François Truffaut

François Truffaut has stated again and again that the cinema saved his life. When Truffaut was a child he would spend a lot of his time ditching school and sneaking into the movies, mostly because the cinema offered him the greatest escape from an unsatisfying home life. He was eight years old when he saw his first movie and it was there that his film obsession began. After running away from home at the age of 11 and being expelled from various schools, Truffaut decided at the age of fourteen to finally become self-taught. Some of Truffaut’s academic goals were to watch three movies a day and read three books a week while ultimately becoming exposed to countless foreign films from around the world. It was at this point that he became familiar with American cinema and directors such as John Ford, Howard Hawks and Nicholas Ray, as well as those of British director Alfred Hitchcock. After starting his own film club in 1948, Truffaut met André Bazin, who took the troubled boy under his wing. Bazin became a personal friend of Truffaut’s and helped him out of various financial and criminal situations during his formative years. At age 18 Truffaut was arrested for attempting to desert the French army, but Bazin used his various political contacts to get Truffaut released and set him up with a job at his newly formed film magazine Cahiers du cinéma. Over the next few years, Truffaut became a critic and editor at Cahiers, where he supported André Bazin in the development of one of the most influential theories of cinema itself, the auteur theory. Truffaut later devised the auteur theory, stating that the director was the ‘author’ of his work and that great directors such as Renoir, Ford and Hitchcock had distinct styles and themes that permeated all of their films. In 1967 Truffaut also published a extraordinary book-length one-on-one interview of Alfred Hitchcock, which is looked at today as one of the most important and crucial books written on the cinema. Years after having worked as a critic Truffaut decided to want to make films of his own after seeing Orson Welles noir classic Touch of Evil at the Expo 58. Truffaut made his feature film début in 1959 with his autobiographical masterpiece The 400 Blows, which was also dedicated to his mentor André Bazin. Not only did the international praise of the 400 Blows ultimately define Truffaut as a major filmmaker for the rest of his career, but the films radical techniques and personal free-wheeling aesthetics helped begin the launch of the French New Wave movement of the 60’s. Since his film debut Truffaut continued to create such classics as Shoot the Piano Player (1960), Jules and Jim (1961), Stolen Kisses (1968), The Wild Child (1970), and Day for Night (1973). Film critic Roger Ebert once stated, “If the New Wave marks the dividing point between classic and modern cinema then Truffaut is likely the most beloved of modern directors, the one whose films resonated with the deepest, richest love of movie-making.”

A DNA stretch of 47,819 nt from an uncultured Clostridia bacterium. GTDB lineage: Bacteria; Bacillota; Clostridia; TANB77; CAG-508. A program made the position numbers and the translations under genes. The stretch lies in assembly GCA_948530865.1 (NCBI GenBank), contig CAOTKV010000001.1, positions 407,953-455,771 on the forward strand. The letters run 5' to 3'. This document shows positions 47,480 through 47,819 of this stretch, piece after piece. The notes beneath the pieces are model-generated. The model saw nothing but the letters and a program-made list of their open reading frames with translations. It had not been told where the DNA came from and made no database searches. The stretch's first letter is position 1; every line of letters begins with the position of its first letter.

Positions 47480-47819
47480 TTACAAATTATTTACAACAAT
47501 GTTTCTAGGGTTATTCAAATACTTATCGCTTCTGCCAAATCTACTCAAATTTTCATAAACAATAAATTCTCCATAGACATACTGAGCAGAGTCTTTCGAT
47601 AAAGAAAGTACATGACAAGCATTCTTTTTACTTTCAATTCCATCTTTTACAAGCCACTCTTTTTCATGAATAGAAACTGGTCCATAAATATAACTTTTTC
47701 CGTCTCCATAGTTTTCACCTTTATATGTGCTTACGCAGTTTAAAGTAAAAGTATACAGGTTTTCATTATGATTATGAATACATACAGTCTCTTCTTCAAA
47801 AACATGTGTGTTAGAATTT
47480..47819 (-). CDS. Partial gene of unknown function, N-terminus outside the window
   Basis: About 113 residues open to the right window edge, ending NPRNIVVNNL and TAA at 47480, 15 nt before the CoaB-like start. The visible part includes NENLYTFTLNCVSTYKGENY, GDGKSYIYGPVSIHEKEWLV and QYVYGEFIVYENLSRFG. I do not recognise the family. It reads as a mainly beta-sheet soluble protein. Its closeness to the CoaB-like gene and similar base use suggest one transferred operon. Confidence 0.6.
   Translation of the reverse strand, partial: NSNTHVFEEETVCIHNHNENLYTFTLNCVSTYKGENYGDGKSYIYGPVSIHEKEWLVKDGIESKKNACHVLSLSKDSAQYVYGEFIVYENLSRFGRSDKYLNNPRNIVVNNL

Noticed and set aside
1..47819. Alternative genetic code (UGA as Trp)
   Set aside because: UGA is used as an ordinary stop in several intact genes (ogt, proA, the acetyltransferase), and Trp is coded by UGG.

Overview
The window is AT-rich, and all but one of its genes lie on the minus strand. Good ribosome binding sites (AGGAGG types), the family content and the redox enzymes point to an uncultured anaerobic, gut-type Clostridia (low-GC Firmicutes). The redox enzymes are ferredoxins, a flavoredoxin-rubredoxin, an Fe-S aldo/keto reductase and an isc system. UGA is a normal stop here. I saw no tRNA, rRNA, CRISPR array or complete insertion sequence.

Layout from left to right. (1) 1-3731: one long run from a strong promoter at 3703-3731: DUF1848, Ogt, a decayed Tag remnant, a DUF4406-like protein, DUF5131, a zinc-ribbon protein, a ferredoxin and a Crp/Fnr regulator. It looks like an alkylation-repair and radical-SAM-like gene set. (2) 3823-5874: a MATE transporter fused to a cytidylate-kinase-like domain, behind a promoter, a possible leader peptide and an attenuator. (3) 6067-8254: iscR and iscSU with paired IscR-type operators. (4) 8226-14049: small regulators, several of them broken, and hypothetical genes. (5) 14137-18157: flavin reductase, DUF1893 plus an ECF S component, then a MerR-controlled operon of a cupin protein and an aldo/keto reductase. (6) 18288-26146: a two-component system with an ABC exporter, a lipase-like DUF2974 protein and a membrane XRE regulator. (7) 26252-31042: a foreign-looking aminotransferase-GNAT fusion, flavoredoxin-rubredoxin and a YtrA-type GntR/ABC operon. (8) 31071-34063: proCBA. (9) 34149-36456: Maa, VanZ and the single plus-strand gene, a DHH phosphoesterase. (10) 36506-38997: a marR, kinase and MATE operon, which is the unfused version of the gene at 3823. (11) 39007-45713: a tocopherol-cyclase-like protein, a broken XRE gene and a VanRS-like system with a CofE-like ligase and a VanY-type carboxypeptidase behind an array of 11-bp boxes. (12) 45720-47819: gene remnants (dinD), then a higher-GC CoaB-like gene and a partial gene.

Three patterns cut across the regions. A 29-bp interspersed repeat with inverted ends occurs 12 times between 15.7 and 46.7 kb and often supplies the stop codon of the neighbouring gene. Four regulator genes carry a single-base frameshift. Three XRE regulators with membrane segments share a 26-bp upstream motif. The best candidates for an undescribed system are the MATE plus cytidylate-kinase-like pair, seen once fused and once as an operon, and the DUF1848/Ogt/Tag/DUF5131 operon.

François Truffaut
François Truffaut Featured Films
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Articles and Essays on François Truffaut

Shoot the Piano Player (1960)

Francois Truffaut’s Shoot the Piano Player is one of Truffaut’s most entertaining and affectionate tributes to the low-budget pulp crime genre, and of the comic films of Chaplin Chaplin and The Marx Brothers that he grew up adoring. It tells the simple story about a classical pianist, who tries to run away from his past after his wife’s tragic suicide, and […]


Day for Night (1973)

“This film is dedicated to Lillian and Dorothy Gish.” Day For Night is Francois Truffaut’s touching and sweet love letter to the creation of movie making and is one of the most magical experiences of watching a movie about a movie being made. The film chronicles the ups and downs on a film production titled Meet Pamela, which takes […]


Jeanne Moreau Singing



Jules and Jim (1962)

“You said, ‘I love you’, I said ‘Wait’. I was about to say, ‘Take me.’ You said ‘Go.” Francois Truffaut’s Jules and Jim is one of the most tragic and poetic love triangles ever made about two men: one French the other Austrian, who fall for the same woman who is clearly, morally unstable. The character of Catherine is […]


400 Blows, The (1959)

“Dedicated to the memory of Andre Bazin.” French director François Truffaut’s masterpiece The 400 Blows is the most touching and greatest of all films about childhood adolescence. Inspired by Truffaut’s own early life, it is one of the great coming of age stories that portrays a boy growing up in Paris and apparently dashing headlong into a […]